“Unjustly imprisoned myself, Joseph’s faith in God was an inspiration to me in my dark time,” he says.
Tharwat was born in Egypt but immigrated to the United States in 1997, where he was joined by the rest of his family.
Soon after his arrival, the teen attended a church conference in Toronto and became a Christian.
One year later, he secured a position with Delta Airlines as a flight attendant.
It was a dream job—“Great pay, I travelled the world and stayed at nice hotels”—but it left Tharwat feeling empty.
“I started to party and tumble into different relationships,” he says. “Then I’d return home, attend church and sing songs of praise. My heart was divided. Many times, I would wake up in the morning and start sobbing.
“I was drifting away from God.”
In August 2001, Tharwat’s flight made a routine landing in Cairo, Egypt. But inexplicably, he was singled out, detained and told he could not leave Egypt without a travel permit.
When a flustered Tharwat and a Delta representative travelled to the government office to obtain the permit, the official took one look at the request and called for two security officers, who placed Tharwat in a holding cell without any contact with the outside world.
“I felt as if I was in a nightmare,” says Tharwat. “This can’t be happening to me, I thought. It’s all a mistake.”
After days of questioning, he was sent to a military court, which sentenced him to one year in prison for evading mandatory military service in Egypt.
“I Felt Like Joseph”
While his family at home in the United States frantically tried to obtain assistance, Tharwat had to adjust to a new reality.
“I realized I was going to be there for a while,” he recalls.
“The first few weeks, I doubted everything, especially God. I was angry at Him! Why would He allow this to happen to me? Is all that I believe false? Maybe there isn’t even a God!”
But soon, he began to notice something.
“Torture and beatings were part of everyday life, but no one ever laid a finger on me,” he says.
“God was telling me, ‘I’m by your side.’ ”
As well, even though Tharwat was the only Christian in the prison, he was allowed his Bible, and he decided to devote himself to reconnecting with God through reflection and prayer.
And as he did, he noticed other things.
“People started approaching me with questions about my religion, my beliefs and Jesus. I was shown favour by prison officials and fellow prisoners. I would even be asked to interpret their dreams and visions. I felt like Joseph!”
From Islam to Christianity
Tharwat was assigned to the administrative wing of the prison, where he worked with a man named Islam, who had been charged with terrorism. In Egyptian military prisons, those incarcerated were held indefinitely with little hope of freedom.
Their first encounter was not auspicious.
“You’re a Christian and I don’t like you,” Islam told Tharwat. “Stay away from me.”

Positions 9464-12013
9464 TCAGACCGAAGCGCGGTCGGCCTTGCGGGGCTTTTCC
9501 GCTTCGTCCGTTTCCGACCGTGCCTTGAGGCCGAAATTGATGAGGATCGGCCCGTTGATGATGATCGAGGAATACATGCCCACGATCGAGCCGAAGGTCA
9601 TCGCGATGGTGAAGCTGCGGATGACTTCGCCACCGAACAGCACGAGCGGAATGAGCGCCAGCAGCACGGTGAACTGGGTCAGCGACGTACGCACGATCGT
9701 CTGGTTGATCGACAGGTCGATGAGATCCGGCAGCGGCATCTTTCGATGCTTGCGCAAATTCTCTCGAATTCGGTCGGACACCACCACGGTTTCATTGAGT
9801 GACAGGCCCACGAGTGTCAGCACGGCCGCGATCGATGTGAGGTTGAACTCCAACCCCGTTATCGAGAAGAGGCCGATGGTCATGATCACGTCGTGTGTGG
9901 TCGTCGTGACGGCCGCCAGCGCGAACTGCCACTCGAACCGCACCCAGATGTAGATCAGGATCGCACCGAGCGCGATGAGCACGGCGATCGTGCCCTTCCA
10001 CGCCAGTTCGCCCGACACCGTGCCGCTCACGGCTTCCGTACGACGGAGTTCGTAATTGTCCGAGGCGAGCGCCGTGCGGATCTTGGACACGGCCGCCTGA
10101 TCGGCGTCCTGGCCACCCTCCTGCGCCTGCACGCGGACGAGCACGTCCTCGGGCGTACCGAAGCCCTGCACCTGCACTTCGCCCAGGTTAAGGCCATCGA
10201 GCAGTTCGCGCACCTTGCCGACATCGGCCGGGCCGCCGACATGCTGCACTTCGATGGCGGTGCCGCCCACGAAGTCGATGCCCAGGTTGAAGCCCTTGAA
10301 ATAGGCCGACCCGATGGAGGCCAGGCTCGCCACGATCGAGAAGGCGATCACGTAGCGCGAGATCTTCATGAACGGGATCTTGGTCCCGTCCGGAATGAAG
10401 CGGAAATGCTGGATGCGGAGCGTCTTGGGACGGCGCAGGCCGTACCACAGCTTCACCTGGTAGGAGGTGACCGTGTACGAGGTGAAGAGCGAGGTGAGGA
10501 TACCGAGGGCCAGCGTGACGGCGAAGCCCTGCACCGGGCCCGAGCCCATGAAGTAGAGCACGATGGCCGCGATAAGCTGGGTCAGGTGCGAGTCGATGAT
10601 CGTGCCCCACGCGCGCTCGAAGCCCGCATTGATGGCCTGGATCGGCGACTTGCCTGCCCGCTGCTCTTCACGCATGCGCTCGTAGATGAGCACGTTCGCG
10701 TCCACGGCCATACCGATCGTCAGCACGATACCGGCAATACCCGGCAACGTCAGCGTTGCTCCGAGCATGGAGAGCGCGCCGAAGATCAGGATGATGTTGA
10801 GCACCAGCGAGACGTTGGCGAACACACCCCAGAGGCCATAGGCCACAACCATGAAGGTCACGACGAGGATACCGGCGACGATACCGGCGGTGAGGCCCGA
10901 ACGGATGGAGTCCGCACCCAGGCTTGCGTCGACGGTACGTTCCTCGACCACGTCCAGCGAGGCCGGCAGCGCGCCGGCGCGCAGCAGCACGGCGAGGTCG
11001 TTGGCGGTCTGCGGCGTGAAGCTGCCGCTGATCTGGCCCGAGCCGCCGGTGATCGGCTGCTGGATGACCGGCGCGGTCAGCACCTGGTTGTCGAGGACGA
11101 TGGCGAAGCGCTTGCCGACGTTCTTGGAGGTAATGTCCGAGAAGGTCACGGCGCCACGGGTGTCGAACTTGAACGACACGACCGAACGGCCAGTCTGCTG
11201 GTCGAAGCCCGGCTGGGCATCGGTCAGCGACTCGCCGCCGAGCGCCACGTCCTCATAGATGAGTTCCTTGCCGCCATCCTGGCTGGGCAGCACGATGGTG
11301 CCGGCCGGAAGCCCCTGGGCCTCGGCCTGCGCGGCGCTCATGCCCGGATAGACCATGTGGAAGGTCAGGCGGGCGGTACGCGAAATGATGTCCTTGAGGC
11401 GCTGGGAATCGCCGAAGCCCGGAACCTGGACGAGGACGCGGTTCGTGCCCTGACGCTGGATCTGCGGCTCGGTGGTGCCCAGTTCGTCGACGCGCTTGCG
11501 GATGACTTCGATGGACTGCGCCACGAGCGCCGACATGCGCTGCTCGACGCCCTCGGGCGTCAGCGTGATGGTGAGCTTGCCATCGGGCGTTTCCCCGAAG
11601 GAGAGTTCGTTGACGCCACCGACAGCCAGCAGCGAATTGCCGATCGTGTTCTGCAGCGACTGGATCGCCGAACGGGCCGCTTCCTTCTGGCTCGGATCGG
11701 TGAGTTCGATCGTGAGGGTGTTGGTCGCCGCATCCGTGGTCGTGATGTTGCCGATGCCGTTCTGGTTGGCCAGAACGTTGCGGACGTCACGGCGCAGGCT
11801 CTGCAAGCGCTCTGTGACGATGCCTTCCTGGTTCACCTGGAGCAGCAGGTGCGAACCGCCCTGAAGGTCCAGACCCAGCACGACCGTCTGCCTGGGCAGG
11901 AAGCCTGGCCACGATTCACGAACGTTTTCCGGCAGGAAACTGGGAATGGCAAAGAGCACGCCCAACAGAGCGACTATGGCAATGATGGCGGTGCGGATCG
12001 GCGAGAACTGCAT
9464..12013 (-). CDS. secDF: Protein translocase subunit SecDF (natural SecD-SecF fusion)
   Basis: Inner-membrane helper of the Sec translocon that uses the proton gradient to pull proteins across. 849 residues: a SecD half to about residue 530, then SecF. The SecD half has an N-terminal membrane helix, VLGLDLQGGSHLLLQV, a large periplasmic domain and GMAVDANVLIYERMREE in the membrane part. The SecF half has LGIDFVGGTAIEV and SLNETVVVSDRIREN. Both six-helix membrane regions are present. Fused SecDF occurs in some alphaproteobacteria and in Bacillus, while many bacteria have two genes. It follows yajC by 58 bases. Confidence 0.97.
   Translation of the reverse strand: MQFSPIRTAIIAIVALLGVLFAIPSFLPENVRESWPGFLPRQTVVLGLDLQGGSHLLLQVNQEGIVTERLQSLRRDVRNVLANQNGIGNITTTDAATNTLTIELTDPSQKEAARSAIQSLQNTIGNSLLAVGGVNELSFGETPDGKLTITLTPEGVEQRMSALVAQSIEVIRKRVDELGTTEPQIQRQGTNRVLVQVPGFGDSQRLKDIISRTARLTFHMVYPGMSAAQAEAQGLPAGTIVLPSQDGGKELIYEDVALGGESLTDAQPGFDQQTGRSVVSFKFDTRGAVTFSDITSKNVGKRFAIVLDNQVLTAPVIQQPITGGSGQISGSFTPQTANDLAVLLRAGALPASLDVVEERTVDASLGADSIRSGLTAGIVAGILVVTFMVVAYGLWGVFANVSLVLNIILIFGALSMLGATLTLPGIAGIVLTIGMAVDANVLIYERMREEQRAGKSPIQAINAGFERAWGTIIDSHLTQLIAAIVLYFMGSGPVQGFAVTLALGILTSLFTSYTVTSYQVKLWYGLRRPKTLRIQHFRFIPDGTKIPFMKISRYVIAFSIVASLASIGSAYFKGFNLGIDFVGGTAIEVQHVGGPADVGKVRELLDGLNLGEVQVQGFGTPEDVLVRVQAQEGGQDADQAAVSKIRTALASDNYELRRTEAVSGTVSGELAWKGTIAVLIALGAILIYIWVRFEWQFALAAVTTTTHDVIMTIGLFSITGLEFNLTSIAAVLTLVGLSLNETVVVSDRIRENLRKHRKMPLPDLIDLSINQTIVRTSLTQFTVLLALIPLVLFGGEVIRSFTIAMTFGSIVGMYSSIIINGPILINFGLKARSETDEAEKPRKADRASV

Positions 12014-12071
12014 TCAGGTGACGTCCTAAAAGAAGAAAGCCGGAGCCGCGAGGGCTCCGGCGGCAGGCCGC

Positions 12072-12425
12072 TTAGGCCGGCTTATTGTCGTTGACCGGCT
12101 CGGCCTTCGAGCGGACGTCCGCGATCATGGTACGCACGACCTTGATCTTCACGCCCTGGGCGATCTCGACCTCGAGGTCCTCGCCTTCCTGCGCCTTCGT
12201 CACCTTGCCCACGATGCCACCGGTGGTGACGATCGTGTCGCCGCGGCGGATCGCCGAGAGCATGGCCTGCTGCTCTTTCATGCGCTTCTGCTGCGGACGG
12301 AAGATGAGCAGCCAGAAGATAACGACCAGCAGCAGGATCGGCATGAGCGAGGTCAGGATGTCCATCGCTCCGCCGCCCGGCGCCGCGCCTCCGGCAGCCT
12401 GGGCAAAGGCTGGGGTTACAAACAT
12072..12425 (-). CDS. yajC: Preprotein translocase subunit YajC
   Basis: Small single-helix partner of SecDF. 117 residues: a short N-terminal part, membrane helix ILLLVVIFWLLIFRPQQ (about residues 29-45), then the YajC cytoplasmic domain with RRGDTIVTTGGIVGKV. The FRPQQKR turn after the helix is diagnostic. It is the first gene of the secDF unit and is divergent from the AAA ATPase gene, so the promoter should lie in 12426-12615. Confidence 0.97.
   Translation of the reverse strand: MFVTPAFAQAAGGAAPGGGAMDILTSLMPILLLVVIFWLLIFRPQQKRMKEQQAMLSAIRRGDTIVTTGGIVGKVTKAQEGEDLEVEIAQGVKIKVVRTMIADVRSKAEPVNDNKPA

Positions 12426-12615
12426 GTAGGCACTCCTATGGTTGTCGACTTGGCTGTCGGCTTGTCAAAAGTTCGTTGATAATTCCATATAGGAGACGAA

A chastened Tharwat did exactly that, and kept to his corner of the office, where he had his Bible and some books on Christianity.
One day, however, Tharwat noticed Islam with his face in his hands.
Tharwat tentatively approached, put his hand on Islam’s shoulder and gently asked, “What’s wrong?”
Islam opened up to Tharwat, telling him that he was about to become a father but despaired of ever seeing his daughter.
“I tried to comfort him as best I could,” says Tharwat. “I told him she’d grow up with him, and he and his wife would raise their daughter together.”
After a while, Islam looked at Tharwat and said, “You know, I hate Christians—but I like you.”
That broke the ice. Soon, they became friends.
One day toward the end of Tharwat’s sentence, he was passing the visitors’ area when Islam called him over. With him were his mother and wife.
Islam’s mother told Tharwat how much he had helped make her son’s time in prison bearable by giving him hope and encouragement, and thanked him.
“I met an embittered man and left him reading the Bible,” Tharwat says. “I have no doubt that this man became a Christian.”
After nine months, Tharwat’s sentence was reduced for good behaviour.
He was sent to serve out the rest of his enlistment but when the authorities found out that Tharwat’s parents and he himself were American citizens, he was again taken for questioning.
“How did you enlist with a green card?” they demanded.
“You enlisted me!” Tharwat told them.
His file was sent to military intelligence, and he was taken for further questioning. There, he was told his prison term had been a “mistake” because he had emigrated legally.
“All it took was a little paperwork to terminate the end of my time with the Egyptian military,” Tharwat notes.
Though it seemed to him like an eternity, after less than a year, Tharwat found himself back home with his family. The experience made him realize how much God loved and cared for him—“He can reach us in the dark places no one else can”—and it had a profound impact on his faith.
“It was a time when no one could help me, when I lived with criminals who wouldn’t think twice about slitting my throat for the slightest reason,” he says. “But no one lifted a finger to touch me.”
Why? “I believe I was under God’s protection throughout the entire time I was in prison,” Tharwat answers simply. “So I made a decision that I would not live for anyone but God. And I want to live the rest of my life serving Him.”
While Tharwat was at a holding facility before his incarceration, a friend smuggled a Bible to him under a tray of food. Reading through the Book of Psalms, this passage from Psalm 64:10 stayed with him: “The righteous will rejoice in the Lord and take refuge in Him; all the upright in heart will glory in Him!”
“I asked a fellow prisoner who writes verses on papyrus to make one for me,” Tharwat says. “The ‘refuge’ part was huge to me, and I kept asking God, how can someone rejoice in the midst of such a trial? I felt in my heart that those for whom God is their refuge can face anything with joy.”